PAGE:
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From the Moment They Are Born
The decision to have a child . . . is to decide forever to have your heart go walking around outside your body. - Elizabeth Stone
The first time I read this quote I was a brand new mom, and I’m not sure I fully understood just how true it was.
My first child, Tess, was a very colicky baby. Feeding time seemed to be the only time during the day or night when she was not crying. When I nursed her, she’d start out frantically then slowly begin to calm. Our body temperatures would sync and she would hiccup, sigh and sometimes sleep. It was then that the panicky feeling that would rise in my chest during her intense wailing would finally slow to a quiet, loving beat.
And my heart was still.
My son, Ryder, was born three years later (nope, no colic.) When he was 5, he tripped on the jungle gym and fell to the hard ground. His forearm was literally shaped like an “S”. I scooped him up and raced to the emergency room. After waiting many hours, they finally planned to reset his arm at midnight. My husband and I were told that it would be best for us to wait outside the curtain for this part because it’s very hard to watch, but that the medication they’d given Ryder would essentially erase his memory of the entire procedure and he wouldn’t know that we weren’t there. Exhausted, we reluctantly left the room and stood outside the curtain staring at each other while our little guy cried out in pain as they straightened out the “S.” A few days later, his arm in a cast and the ordeal more of a story than the stomach flipping event that it was, Ryder asked me why I’d gone away “when those doctors came and squeezed his arm so badly.”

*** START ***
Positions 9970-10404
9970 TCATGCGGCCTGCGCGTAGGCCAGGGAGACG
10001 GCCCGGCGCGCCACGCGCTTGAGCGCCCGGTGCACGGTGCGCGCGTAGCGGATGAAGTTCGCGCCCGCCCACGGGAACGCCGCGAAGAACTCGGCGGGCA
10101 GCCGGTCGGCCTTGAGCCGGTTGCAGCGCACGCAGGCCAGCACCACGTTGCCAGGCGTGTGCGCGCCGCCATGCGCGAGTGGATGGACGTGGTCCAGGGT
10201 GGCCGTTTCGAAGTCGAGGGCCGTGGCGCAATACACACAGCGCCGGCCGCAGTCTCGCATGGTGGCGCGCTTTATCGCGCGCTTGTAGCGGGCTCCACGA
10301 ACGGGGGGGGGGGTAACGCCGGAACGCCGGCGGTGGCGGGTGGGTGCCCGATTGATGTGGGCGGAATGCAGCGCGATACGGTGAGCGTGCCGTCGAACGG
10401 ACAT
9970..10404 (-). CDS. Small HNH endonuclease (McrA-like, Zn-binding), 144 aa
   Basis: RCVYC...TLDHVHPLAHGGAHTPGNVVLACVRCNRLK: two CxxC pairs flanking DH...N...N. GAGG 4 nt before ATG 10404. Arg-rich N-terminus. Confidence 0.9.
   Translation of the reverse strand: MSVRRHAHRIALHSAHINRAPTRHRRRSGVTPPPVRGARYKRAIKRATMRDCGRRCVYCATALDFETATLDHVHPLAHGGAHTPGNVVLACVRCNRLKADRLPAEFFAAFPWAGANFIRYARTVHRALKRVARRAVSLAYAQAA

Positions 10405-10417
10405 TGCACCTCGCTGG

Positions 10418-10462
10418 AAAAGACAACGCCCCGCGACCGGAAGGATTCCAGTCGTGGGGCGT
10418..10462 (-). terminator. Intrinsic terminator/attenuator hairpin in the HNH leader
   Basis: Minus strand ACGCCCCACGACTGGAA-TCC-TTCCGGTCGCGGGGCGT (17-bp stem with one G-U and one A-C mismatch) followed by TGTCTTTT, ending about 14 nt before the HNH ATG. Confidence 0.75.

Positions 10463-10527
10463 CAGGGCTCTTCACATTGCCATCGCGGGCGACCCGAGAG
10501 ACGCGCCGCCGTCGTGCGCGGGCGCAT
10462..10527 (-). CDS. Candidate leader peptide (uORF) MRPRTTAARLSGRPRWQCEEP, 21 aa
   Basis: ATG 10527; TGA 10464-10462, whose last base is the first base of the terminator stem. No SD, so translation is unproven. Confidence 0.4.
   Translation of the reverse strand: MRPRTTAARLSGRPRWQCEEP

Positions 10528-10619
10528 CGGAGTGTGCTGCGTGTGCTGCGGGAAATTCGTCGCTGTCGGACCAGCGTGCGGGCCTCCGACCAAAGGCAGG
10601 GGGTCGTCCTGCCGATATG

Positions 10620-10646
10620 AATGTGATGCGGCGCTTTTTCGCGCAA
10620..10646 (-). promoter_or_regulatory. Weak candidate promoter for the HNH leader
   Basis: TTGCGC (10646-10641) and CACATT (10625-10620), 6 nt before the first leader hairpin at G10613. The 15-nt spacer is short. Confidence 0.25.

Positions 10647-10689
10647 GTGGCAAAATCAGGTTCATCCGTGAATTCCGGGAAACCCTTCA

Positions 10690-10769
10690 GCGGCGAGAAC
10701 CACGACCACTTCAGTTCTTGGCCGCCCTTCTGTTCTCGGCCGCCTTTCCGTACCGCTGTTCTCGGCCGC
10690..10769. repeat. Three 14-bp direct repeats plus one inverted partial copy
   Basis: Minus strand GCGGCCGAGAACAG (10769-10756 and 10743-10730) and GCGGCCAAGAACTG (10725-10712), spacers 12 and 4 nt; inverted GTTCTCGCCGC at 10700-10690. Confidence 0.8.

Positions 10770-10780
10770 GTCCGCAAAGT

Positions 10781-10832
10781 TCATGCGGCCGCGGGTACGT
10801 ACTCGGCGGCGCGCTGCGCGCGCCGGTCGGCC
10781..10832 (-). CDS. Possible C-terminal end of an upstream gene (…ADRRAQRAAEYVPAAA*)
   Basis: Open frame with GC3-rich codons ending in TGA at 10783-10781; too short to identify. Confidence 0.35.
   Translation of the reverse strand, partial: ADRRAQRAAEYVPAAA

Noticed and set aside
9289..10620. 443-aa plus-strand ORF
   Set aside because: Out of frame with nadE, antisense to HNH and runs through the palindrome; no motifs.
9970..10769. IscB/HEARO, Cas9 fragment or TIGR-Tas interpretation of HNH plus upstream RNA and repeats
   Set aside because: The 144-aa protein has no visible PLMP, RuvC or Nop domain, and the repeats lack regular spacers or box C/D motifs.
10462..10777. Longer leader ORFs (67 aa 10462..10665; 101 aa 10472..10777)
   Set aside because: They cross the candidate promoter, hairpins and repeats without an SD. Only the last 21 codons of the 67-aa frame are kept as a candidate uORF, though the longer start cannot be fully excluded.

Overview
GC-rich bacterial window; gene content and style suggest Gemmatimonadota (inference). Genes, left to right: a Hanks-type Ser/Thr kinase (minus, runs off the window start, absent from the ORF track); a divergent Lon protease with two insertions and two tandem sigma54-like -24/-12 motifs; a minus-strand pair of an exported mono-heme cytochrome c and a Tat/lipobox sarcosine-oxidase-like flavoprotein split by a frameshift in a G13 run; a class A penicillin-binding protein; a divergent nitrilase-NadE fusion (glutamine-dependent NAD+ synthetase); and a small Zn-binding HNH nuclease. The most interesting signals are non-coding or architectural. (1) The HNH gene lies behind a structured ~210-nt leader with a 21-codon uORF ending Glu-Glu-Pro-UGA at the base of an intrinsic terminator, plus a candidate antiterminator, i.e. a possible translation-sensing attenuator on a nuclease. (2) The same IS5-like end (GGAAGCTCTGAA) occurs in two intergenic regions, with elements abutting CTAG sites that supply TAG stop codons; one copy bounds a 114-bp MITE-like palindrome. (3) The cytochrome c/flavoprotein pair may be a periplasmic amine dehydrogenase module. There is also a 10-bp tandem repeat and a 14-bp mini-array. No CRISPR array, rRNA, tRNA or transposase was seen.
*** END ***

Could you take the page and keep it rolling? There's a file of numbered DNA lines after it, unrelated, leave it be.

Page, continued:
And my heart was broken.
When Tess was in 4th grade, she decided to participate in the school talent show with a friend. Tess is somewhat shy and I was proud of her for doing this. Her friend came over to practice one Saturday. They’d chosen a Taylor Swift song and had worked out a few dance steps to go along with the lyrics. They wanted to show me the routine and I sat down to watch. As they practiced and giggled through the song, I thought how well Tess had navigated her new school, how easily she seemed to make friends, and how my own stage fright as a child was nowhere evident in her. She seemed so happy to be singing.
And my heart sang.
Now looking back, it seems obvious to me that parenthood is filled with these heartfelt moments and the bond between parents and children can be breathtakingly strong.
Happy Valentine’s Day, to all parents and their hearts.